which means the enumeration of certain things in a statute implies the exclusion
of all others). The record, however, shows that the State Board determined
the assessed value of the not-owned special tools by relying on replacement cost.
Because the State Boards use of Standard Plastics replacement cost list is
contrary to its regulation, its final determination regarding the assessed value of Standard
Plastics not-owned special tools is not supported by substantial evidence and is arbitrary
and capricious. See Damico v. State Bd. of Tax Commrs, 769 N.E.2d
715, 2002 WL 1171026, *3 (Ind. Tax Ct. 2002) (State Board is required
to follow its own regulations). Accordingly, this Court REMANDS this issue to
the Indiana Board with instructions to use the estimated original cost list provided
by Standard Plastic.
Standard Plastic argues that its barrel and screw assemblies and platens are special
tools in accordance with the State Boards regulation, Indiana Administrative Code title 50,
regulation 4.2-6-2(b). The State Board contends that the barrel and screw assemblies
and platens did not qualify as special tools because they did not meet
the plain meaning of the regulations definition of special tools.
The State Boards regulations define special tools as:
Special tools includes, but is not limited to, tools, dies, jigs, fixtures, gauges,
molds, and patterns acquired or made for the production of products or product
models which are of such specialized nature that their utility generally ceases with
the modification or discontinuance of such products or product models.
Ind. Admin. Code tit. 50, r. 4.2-6-2(b) (1996). The owner of special
tools is required to report any special tools on a Form 103-T as
an attachment to his business personal property tax return. 50 IAC 4.2-6-2(c).
To satisfy its burden, Standard Plastic needed to show that its barrel
and screw assemblies and platens were of such specialized nature that their utility
generally ceases with the modification or discontinuance of various molds. See 50
IAC 4.2-6-2(b). III. Application Software
In its evidence presented to the State Board, Standard Plastic failed to show
that the barrel and screw assemblies and platens meet the definition of special
tools. Standard Plastic presented evidence that it was not necessary to use
different barrel and screw assemblies and platens in its injection molding operation.
(Petr Ex. 7.) Standard Plastics tax representative presented a list from NewCastle
Industries of different barrel and screw assemblies with a description of potential applications
for each. (Petr Ex. 7 at 2.) Standard Plastic, however, did
not present any explanation of how that list applied to it. Standard
Plastic did not provide any evidence that it even used these various barrel
and screw assemblies contained on the list. Standard Plastics mere reference to
a list of barrel and screw assemblies, without explanation, does not qualify as
probative evidence. See Heart City Chrysler v. State Bd. of Tax Commrs,
714 N.E.2d 329, 333 (Ind. Tax Ct. 1999) (unexplained photographs do not qualify
as probative evidence); North Park Cinemas v. State Bd. of Tax Commrs, 689
N.E.2d 765, 769 (Ind. Tax Ct. 1997) (a taxpayer has an obvious responsibility
to appear before the State Board and present evidence and argument in support
of its position.).
Standard Plastic also submitted a copy of a fax that its tax
representative sent to Mike Caudill at Cincinnati Milacron.
(Petr Ex. 8.)
The fax stated:
[W]e talked about the Cincinnati Milacron equipment owned by Standard Plastics Corporation.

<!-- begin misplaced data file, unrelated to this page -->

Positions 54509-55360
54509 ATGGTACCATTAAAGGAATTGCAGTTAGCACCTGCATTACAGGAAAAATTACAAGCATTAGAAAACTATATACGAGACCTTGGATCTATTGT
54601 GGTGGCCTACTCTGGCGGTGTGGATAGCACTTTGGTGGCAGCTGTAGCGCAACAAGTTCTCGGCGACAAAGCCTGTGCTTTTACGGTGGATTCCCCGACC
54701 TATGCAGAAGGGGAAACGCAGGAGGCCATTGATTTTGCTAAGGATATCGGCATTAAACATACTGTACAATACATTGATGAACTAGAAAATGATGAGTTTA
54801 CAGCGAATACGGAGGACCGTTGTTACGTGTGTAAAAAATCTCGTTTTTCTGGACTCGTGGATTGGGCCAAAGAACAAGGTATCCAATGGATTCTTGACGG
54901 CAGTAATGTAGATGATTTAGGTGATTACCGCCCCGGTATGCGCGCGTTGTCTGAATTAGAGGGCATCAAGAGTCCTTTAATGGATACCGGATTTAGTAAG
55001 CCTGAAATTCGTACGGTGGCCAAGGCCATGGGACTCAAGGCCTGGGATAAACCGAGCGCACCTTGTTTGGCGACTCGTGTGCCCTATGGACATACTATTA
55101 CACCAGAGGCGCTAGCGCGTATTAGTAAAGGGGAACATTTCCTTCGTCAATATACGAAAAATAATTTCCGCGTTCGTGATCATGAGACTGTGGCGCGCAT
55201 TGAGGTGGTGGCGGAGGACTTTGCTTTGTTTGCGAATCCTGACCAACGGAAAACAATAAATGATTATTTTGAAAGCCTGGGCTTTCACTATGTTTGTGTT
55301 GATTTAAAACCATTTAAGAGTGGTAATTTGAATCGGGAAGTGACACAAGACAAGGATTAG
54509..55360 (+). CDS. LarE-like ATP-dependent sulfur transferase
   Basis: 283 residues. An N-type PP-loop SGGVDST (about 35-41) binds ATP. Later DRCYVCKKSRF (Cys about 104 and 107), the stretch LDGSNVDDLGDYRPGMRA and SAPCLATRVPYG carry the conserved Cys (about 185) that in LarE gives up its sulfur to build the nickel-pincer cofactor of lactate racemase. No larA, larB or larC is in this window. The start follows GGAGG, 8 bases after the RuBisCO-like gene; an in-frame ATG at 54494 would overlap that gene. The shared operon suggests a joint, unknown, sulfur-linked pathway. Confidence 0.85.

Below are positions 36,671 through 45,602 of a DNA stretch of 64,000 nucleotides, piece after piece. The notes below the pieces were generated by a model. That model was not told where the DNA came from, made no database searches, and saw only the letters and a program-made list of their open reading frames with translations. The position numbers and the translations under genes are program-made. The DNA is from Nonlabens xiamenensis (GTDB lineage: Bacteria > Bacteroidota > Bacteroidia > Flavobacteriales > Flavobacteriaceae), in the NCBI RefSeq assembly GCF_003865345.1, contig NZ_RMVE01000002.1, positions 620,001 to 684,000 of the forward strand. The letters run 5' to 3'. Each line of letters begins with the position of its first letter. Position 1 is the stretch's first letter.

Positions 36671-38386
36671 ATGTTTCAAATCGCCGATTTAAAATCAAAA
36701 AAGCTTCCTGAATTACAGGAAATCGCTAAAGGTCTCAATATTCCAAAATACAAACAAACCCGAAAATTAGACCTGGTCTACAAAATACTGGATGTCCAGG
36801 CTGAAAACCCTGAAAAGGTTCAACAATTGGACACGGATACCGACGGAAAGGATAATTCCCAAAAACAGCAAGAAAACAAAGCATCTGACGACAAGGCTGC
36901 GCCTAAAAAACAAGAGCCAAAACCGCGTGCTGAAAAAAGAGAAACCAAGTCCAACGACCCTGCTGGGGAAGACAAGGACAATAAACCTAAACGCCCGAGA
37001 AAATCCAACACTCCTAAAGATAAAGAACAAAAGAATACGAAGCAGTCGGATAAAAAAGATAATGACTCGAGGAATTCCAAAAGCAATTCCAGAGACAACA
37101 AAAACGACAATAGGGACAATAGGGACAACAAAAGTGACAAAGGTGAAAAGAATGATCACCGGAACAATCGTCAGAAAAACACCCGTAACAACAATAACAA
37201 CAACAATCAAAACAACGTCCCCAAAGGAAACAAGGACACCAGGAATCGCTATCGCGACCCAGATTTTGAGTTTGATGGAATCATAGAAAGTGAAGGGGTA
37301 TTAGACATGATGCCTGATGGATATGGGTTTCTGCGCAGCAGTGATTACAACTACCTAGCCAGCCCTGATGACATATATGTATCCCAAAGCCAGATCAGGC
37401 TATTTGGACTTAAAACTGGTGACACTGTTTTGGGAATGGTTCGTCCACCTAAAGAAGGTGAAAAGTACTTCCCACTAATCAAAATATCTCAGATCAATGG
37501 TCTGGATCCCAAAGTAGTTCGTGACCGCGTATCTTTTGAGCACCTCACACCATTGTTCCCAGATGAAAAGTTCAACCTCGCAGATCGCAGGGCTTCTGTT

We talked about the stationary and moving platens, and the screw and barrel
assembly. I would like clarification regarding the above described components. Would
an owner of your equipment use a different platen, screw and/or barrel based
on processing a different product. [sic] Specifically, if a different type
of raw material (plastic) was used, could a different platen, screw and/or barrel
be recommended to produce the best product. [sic]
(Petr Ex. 8.) The fax contained the initials M.C. handwritten on the
bottom of the page. (Petr Ex. 8.)
Standard Plastics tax representative simply concluded that this fax is evidence of Mike
Caudills belief that Standard Plastics screw and barrel assemblies and platens qualify as
special tools. Even assuming M.C. constituted an affirmation of the contents of
the fax, the fax was merely conclusory. Conclusory statements do not constitute
probative evidence. Kemp v. State Bd. of Tax Commrs, 726 N.E.2d 395,
400 (Ind. Tax Ct. 2000). Moreover, this fax does not even
contain a definitive statement or opinion that the barrel and screw assemblies and
platens are of such specialized nature that their utility generally ceases with the
modification or discontinuance of various molds. Therefore, this Court does not find
it to be probative evidence. CDI, Inc. v. State Bd. of Tax
Commrs, 725 N.E.2d 1015, 1021 (Ind. Tax Ct. 2000) (the Court will not
rely upon unsupported opinion).
Where a taxpayer fails to provide the State Board with probative evidence supporting
its position on special tools, the State Boards duty to support its final
determination with substantial evidence is not triggered. See Kemp, 726 N.E.2d at
400. Here, Standard Plastic did not come forward with probative evidence showing
that its barrel and screw assemblies and platens qualified as special tools.
Thus, the State Board had no duty to refute Standard Plastics arguments with
substantial evidence. See CDI, 725 N.E.2d at 1021. Accordingly, this
Court AFFIRMS the State Boards final determination on this issue.
Standard Plastic argues that the State Board improperly assessed it for the value
of application software
included in the price of its injection molding machines.
The State Board admits that its regulations allow for a deduction of application
software for property tax purposes but argues that Standard Plastic was not entitled
to the deduction because it did not prove that the value of the
application software was recorded on its books and records.
The State Boards regulations provide in pertinent part:
If the value recorded on the books and records reflects charges for customer
support services such as . . . application software that relate to future
periods and not to the value of the tangible personal property, such charges
may be deducted as nonassessable intangible personal property (to the extent that a